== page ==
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The Lawyer and the Scientist Who Predicted the Atomic Bomb in 1915

H.G. Wells has long been given credit for inventing the idea of the atomic bomb. He not only described it in his 1914 novel, The World Set Free, but also coined the name. But there was a far more obscure novel, published that same year, which should really be credited with the most realistic prediction of what the… » 1/21/14 8:00am 1/21/14 8:00am

Create your own pulp magazine covers with the Pulp-O-Mizer

The Pulp-O-Mizer Pulp Magazine Cover Generator lets you play editor of your own retrofuturistic magazine, with titles like Enormous Stories, Hearts and Pistons, and What in the Blue Blazes. It's a fun weekend time waster that lets you dream up strange story titles and taglines and then customize your cover… » 2/02/13 10:30am 2/02/13 10:30am

Pulp Science Fiction in Spain, Before And During Totalitarianism

This is the fourth part of a four-part series on the pulps under totalitarianism. Read more: Pulp Scifi Under German Totalitarianism | Pulp Scifi Under Russian and Soviet Totalitarianism | Pulp Scifi Under Japanese Totalitarianism

Like most European countries Spain has a tradition of science fiction and proto-science… » 1/18/13 6:38pm 1/18/13 6:38pm

The Worst Science Fiction Novel of the 19th Century

A number of science fiction novels were published in the 19th century which hold up today and can genuinely be considered as good literature: Walter Besant's The Inner House, Joseph Nicholson's Thoth, and H.G. Wells' Time Machine. But the good novels are far outnumbered by the bad ones. The borders and matter of the… » 3/05/12 4:18pm 3/05/12 4:18pm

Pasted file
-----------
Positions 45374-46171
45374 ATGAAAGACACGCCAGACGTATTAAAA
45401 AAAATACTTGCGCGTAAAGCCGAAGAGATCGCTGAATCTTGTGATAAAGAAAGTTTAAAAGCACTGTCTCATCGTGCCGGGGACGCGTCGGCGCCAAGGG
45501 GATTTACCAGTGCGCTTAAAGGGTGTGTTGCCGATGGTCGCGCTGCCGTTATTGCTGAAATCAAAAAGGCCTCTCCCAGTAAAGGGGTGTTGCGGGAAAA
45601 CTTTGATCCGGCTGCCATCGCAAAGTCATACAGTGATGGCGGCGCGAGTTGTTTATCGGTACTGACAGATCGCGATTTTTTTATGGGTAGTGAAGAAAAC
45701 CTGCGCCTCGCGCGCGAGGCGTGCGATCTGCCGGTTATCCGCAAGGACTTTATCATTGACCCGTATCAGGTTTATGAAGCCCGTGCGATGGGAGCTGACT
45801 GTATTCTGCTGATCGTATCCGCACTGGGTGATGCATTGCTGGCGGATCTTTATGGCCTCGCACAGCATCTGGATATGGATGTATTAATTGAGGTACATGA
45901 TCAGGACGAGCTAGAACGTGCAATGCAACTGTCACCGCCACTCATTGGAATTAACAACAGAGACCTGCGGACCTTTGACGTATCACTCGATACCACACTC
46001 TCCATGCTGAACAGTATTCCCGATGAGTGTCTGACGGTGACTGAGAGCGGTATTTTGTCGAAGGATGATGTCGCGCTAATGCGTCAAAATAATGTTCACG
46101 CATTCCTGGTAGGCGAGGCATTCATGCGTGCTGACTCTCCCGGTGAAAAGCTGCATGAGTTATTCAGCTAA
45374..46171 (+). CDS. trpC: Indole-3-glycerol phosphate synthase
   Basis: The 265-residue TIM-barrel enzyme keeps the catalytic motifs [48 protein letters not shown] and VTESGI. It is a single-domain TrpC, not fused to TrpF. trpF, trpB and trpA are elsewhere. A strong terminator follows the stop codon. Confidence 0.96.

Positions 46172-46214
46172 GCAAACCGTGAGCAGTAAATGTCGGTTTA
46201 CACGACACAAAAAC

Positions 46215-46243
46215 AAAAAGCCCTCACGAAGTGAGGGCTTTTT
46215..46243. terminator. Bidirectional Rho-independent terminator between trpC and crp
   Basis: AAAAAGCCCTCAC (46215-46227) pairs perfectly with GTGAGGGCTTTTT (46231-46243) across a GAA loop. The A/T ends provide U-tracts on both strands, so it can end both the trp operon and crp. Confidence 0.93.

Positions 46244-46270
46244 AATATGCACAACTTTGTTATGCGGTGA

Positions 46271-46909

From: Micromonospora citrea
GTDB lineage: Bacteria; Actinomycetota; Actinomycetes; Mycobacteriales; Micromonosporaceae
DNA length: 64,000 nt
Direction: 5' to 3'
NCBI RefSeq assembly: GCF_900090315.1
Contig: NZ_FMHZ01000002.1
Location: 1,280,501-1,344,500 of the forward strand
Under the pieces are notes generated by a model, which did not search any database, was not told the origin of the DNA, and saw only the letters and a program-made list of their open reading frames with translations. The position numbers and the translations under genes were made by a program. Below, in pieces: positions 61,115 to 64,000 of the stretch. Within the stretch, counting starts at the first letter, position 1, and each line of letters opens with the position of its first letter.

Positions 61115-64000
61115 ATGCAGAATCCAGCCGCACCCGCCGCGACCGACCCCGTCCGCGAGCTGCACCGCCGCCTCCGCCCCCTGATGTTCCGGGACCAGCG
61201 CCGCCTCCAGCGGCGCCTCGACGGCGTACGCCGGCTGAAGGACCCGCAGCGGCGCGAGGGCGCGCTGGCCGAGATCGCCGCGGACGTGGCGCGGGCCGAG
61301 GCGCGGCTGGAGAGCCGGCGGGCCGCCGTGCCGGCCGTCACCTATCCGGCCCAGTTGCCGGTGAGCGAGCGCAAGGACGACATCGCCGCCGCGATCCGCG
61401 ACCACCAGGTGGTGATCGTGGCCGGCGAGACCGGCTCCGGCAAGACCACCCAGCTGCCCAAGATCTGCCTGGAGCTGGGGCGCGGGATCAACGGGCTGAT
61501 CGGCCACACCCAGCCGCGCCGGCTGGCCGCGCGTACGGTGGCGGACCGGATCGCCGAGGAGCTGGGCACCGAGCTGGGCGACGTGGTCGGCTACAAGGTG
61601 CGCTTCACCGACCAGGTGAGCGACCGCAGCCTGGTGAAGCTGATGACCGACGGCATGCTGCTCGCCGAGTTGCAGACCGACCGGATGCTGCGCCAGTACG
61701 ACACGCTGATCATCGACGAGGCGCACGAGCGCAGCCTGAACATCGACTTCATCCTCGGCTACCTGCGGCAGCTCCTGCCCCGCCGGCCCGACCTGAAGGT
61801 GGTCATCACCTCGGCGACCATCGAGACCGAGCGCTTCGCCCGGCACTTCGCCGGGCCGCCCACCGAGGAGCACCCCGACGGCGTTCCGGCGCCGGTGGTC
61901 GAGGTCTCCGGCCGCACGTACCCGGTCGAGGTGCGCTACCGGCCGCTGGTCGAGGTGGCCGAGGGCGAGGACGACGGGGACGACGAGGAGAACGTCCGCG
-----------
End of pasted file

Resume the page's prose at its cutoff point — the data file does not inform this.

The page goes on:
The strange afterlife of pulp hero Franke Reade

Portland-based Paul Guinan and Anina Bennett are a husband-and-wife team of multimedia artists who have produced a variety of work from comics (the science fiction romance Heartbreakers and the superhero Chronos, among others) to the website and book about Boilerplate, a robot. Their new book, Frank Reade: Adventures… » 2/03/12 4:59pm 2/03/12 4:59pm

The most exciting scenes from Mexican horror stories I've never read

Yours truly recently discovered a treasure trove of art from 1970s Mexican horror pulps, none of which I've ever laid my eyes upon. Nonetheless, I shall attempt to relay these thrilling story beats using nothing but context clues. For example, that illustration above is from a story called The Time Santo Glued His… » 1/17/12 12:40pm 1/17/12 12:40pm

The Most Disturbing Novel Ever Written About Christmas

Until recently, Patrick Hamilton was a mainstay of "forgotten novelists" lists. Thanks to clamorous support by a distinguished group including J.B. Priestly, Doris Lessing, and Nick Hornby, many of his best books have slipped back into print over the last few years. Thankfully, this includes Hangover Square, perhaps… » 12/23/11 3:00pm 12/23/11 3:00pm

Before Science Fiction: Romances of Science and Scientific Romances

The origin of science fiction stories is well-known to both critics and the public: by consensus, Mary Shelley's Frankenstein (1818) was the first SF novel. But the origins of "science fiction" as a concept are neither well-known nor agreed-upon. The phrase "science fiction," meaning the genre of… » 12/23/11 11:56am 12/23/11 11:56am

Sex Change in the Pulps: Demonic Shapeshifters, Feminist Conspiracies,…

In many ways the science fiction pulps and the science fiction novels of the pulp era were conservative when it came to gender matters. Women – if they appeared at all – were usually relegated to the roles of girlfriends or victims, and sex was never mentioned. Compared to the romance, detective, and especially the… » 12/09/11 4:00pm 12/09/11 4:00pm